University of Notre Dame Professor of Bioethics Margaret Somerville told The Catholic Weekly that without sufficient facts it is not possible to judge whether or not the cessation of artificial feeding via a nasogastric tube was an ethically acceptable decision.
“These can be very difficult decisions with respect to the right ethical path to take and each case must be carefully and individually considered,” she said.
“What often causes great emotional trauma for the patient’s family, as in this case, is the thought of starving and dehydrating the patient to death, however there is research that shows the hunger and thirst mechanisms in our brains shut down when we are dying.”
“Hopefully what has happened to my mum can be a catalyst for change.”
The woman’s daughter told The Catholic Weekly she was left traumatised by the way her mother’s life ended and the fact that she and her sister could not be her advocates.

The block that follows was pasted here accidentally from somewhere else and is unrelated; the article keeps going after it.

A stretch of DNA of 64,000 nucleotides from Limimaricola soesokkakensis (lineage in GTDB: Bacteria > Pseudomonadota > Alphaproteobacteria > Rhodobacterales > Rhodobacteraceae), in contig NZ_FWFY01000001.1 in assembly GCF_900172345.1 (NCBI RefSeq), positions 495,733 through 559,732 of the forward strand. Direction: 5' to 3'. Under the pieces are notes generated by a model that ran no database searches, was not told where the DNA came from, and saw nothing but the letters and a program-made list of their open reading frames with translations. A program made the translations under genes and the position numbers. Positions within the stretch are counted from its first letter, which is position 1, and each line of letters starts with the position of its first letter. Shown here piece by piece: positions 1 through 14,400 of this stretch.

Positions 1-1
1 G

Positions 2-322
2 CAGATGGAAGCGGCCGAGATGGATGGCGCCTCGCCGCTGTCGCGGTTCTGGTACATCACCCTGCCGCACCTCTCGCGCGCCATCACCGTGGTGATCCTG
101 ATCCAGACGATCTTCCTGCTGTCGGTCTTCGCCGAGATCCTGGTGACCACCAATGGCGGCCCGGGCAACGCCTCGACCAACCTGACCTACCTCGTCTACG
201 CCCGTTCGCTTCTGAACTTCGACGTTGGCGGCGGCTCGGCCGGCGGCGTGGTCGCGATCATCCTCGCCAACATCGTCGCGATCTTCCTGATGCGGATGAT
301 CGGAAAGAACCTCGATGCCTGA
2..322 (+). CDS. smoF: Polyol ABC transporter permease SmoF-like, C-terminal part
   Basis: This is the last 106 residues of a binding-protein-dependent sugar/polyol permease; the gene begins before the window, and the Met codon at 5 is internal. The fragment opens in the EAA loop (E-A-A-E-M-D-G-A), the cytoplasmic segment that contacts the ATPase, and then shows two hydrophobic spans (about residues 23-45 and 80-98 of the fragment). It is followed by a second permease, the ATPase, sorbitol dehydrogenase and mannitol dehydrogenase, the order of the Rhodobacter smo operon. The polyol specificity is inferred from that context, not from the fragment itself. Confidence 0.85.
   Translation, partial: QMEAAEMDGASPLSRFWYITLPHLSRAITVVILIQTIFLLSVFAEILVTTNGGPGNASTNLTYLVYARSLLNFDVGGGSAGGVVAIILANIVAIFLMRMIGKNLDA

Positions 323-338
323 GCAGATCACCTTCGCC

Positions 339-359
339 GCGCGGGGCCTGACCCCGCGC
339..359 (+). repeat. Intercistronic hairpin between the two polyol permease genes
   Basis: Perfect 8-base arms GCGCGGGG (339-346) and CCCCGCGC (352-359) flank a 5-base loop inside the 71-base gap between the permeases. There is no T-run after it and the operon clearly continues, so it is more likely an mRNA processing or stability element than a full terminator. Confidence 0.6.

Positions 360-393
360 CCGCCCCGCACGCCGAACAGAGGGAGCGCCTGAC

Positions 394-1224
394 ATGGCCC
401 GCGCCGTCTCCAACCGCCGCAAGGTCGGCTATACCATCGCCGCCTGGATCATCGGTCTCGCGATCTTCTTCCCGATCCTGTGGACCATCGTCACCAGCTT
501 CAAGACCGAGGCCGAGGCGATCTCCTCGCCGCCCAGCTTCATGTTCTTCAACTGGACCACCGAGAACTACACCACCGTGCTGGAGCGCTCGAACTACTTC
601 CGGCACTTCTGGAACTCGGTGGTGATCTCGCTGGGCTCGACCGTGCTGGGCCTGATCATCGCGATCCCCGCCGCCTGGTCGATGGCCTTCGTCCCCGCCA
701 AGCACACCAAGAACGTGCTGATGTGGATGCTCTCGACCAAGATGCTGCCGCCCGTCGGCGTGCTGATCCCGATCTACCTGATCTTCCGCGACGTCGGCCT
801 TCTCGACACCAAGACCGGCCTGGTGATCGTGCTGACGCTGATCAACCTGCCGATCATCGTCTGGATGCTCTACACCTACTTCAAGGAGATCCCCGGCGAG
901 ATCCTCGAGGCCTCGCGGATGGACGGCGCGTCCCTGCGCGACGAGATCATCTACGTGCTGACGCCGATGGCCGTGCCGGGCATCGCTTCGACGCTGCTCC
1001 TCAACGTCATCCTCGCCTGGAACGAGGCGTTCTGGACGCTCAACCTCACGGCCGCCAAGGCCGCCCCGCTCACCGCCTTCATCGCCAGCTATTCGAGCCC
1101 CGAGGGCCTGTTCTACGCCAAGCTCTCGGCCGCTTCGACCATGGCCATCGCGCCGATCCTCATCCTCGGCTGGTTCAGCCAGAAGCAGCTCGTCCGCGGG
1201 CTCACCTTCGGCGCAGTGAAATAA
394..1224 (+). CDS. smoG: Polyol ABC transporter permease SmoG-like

“It was pretty gut-wrenching,” she said. “You would think of how she looked after you as a child and protected you, and now she’s in that state where she’s vulnerable and needs help but you are virtually silenced.
“Even though I knew what her religious beliefs were, and Father Paul tried and the bishop supported us, it didn’t work. It scares me to think that we all may have our religious beliefs and our faith but if we’re not being heard when it really matters what hope do we have?
“Five weeks is such a long time to go without food, but love’s a powerful thing and so is faith and I think that gave mum a lot of strength,” said her daughter.
“We slept in her room and we prayed with her and had her anointed and tried to make the room as serene as we could but it was a horrible death. We were told she had no quality of life, but how could a doctor who only saw her a couple of times judge her quality of life, how is that gauged?
“We have an ageing population and we need to get this right. Hopefully what has happened to my mum can be a catalyst for change.”